Reading level: Young Adult
Genre: Fantasy
Hardcover: 532 pages
Publisher: Disney-Hyperion
Release date: January 3rd, 2017

Series: Passenger #2


Reviewed by: 

Order: Amazon | Book Depository

All Etta Spencer wanted was to make her violin debut when she was thrust into a treacherous world where the struggle for power could alter history. After losing the one thing that would have allowed her to protect the Timeline, and the one person worth fighting for, Etta awakens alone in an unknown place and time, exposed to the threat of the two groups who would rather see her dead than succeed. When help arrives, it comes from the last person Etta ever expected—Julian Ironwood, the Grand Master’s heir who has long been presumed dead, and whose dangerous alliance with a man from Etta’s past could put them both at risk.

Meanwhile, Nicholas and Sophia are racing through time in order to locate Etta and the missing astrolabe with Ironwood travelers hot on their trail. They cross paths with a mercenary-for-hire, a cheeky girl named Li Min who quickly develops a flirtation with Sophia. But as the three of them attempt to evade their pursuers, Nicholas soon realizes that one of his companions may have ulterior motives.

As Etta and Nicholas fight to make their way back to one another, from Imperial Russia to the Vatican catacombs, time is rapidly shifting and changing into something unrecognizable… and might just run out on both of them.
I loved this epic conclusion to the Passenger duology! It was definitely easier to get into than the first simply because it is driven by action and there's not as much set-up needed. Just for fun, you might like Alex Bracken's Pinterest board on the series, which has some fantastic images of an astrolabe and other beautiful imagery. If you haven't read it, there might be a few spoilers below...

In the last post, I promised to talk about Etta and Nicholas's romance, which develops throughout Passenger. Here in Wayfarer, Etta and Nicholas's romance is somewhat tempered by time/space but is no less a part of this novel. In the first, they fell in love, but here they have to overcome odds to even see each other again since Etta's timeline was destroyed and Nicholas believes Etta dead. It makes things more meaningful because they are carrying on without knowing what has become of the other in the hopes that there is some sort of future for them after everything is said and done. For Nicholas, Etta is the first person to recognize him for himself and not for his skin, his status, or his potential. Etta finds Nicholas to be a person she can depend on and who has a good and kind heart but is also self-sacrificing and brave. Their romance is sweet and new for both of them, and for time-travelers, seems to be a first step multi-racial couples!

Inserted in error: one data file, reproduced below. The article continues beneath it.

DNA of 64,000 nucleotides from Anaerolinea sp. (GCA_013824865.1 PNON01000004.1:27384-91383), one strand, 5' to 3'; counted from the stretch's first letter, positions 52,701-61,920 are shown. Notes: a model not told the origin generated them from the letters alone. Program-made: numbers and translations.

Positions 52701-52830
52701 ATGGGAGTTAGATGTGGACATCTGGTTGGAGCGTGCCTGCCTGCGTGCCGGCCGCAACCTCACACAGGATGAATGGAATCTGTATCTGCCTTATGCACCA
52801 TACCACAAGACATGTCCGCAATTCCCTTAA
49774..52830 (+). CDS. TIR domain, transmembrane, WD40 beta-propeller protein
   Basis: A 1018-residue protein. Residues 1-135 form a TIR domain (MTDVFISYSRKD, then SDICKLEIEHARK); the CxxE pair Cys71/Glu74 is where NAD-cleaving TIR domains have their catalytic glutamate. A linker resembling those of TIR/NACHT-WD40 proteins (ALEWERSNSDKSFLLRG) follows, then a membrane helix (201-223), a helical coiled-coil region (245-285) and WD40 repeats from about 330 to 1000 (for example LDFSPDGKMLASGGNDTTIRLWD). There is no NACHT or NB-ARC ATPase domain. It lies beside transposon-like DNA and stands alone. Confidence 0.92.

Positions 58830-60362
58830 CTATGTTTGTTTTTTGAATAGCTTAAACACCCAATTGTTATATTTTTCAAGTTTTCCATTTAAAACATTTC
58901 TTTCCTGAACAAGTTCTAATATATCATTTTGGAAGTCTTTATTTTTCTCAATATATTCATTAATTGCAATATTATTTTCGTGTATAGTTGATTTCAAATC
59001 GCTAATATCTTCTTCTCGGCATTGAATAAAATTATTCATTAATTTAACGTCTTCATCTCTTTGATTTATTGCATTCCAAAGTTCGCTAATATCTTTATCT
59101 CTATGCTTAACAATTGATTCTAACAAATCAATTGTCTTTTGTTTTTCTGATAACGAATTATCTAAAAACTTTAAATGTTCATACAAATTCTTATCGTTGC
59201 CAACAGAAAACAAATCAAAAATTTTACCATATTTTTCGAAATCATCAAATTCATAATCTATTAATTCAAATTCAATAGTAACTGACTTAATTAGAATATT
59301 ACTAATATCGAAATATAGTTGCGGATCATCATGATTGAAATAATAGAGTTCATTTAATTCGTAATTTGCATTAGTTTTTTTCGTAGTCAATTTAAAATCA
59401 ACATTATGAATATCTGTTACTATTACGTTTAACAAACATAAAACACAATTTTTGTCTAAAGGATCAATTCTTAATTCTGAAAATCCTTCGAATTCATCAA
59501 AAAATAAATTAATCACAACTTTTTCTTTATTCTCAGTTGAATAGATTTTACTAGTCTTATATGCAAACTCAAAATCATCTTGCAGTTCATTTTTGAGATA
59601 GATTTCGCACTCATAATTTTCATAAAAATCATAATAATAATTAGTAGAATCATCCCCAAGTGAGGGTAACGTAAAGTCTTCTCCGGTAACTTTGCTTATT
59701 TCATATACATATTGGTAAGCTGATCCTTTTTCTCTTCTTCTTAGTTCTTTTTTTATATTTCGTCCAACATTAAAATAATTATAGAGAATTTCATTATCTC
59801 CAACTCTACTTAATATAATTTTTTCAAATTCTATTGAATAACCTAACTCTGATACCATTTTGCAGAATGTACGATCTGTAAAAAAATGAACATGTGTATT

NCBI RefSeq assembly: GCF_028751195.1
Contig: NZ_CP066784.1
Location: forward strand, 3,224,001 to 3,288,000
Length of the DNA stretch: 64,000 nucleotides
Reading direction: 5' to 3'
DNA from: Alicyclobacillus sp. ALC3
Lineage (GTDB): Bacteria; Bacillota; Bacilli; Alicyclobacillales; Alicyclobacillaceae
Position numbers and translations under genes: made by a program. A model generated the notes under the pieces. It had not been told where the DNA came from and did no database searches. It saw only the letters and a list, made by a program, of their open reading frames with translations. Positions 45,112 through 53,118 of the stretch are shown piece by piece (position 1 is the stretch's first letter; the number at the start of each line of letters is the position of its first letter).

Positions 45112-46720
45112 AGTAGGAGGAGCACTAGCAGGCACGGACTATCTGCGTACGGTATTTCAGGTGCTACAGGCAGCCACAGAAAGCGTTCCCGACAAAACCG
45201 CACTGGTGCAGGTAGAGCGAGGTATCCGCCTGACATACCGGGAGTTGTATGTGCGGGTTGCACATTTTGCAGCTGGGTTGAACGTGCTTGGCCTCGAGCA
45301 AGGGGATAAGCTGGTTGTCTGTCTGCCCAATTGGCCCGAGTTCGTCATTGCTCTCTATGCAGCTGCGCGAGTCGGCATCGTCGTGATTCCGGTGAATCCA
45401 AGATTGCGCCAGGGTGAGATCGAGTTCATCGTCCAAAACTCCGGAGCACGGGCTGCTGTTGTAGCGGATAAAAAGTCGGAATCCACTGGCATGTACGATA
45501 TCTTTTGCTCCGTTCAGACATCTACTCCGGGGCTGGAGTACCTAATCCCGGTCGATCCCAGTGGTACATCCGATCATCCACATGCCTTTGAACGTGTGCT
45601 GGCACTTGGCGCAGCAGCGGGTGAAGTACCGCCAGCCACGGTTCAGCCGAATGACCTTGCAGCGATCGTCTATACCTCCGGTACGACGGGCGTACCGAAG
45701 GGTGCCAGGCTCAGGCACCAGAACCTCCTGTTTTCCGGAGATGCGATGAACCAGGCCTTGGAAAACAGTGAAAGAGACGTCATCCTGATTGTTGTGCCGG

Because this novel follows two separate storylines of Etta and Nicholas/Sophia, we see how much their first journey has made them change their priorities a bit and show drastic character development from the beginning of the series. Before, Nicholas wanted only his freedom and his own ship but otherwise had accepted his lot in life. Now, because Etta has come into his life and he's seen his grandfather's thirst for power, he recognizes that he is not his skin color/race nor his past and has a real future with Etta and her ideals. Nicholas has grown to realize he has a choice and his own power. Sophia, alternately, has developed from blindly accepting what her grandfather tells her to making her own choices, discovering love, and distinguishing between family who is genuine and family who manipulates. She also has to do all of this with a significant handicap and that makes her more in tune with reality than her former version of the truth. Lastly, Etta, of course, has transformed the most, seeing as she knew nothing about her mom or dad or anything about the past or her time gene. However, we see how she has matured from simply reacting with anger/frustration to understanding and acceptance of her circumstances and determining to make the best possible choices. She now knows of sacrifice and consequences, something she didn't really grasp when it related to her mother. They've all become strong hero/heroines, no matter the outcome of their quest.

In Wayfarer, there is a larger element of mystery and secrets as the story of the Ancient One is told and how he is still searching for the last astrolabe and pursuing Rose Linden for years. When Nicholas and Sophia are traveling in search of Rose/Etta, they come across the trail of this Ancient One and its minions, finding themselves stalked by monsters, but making a key ally of Li Min, a traveling mercenary. The looming threat of the Ancient One is what changes the entire story as it wants to destroy all of their timelines except its own.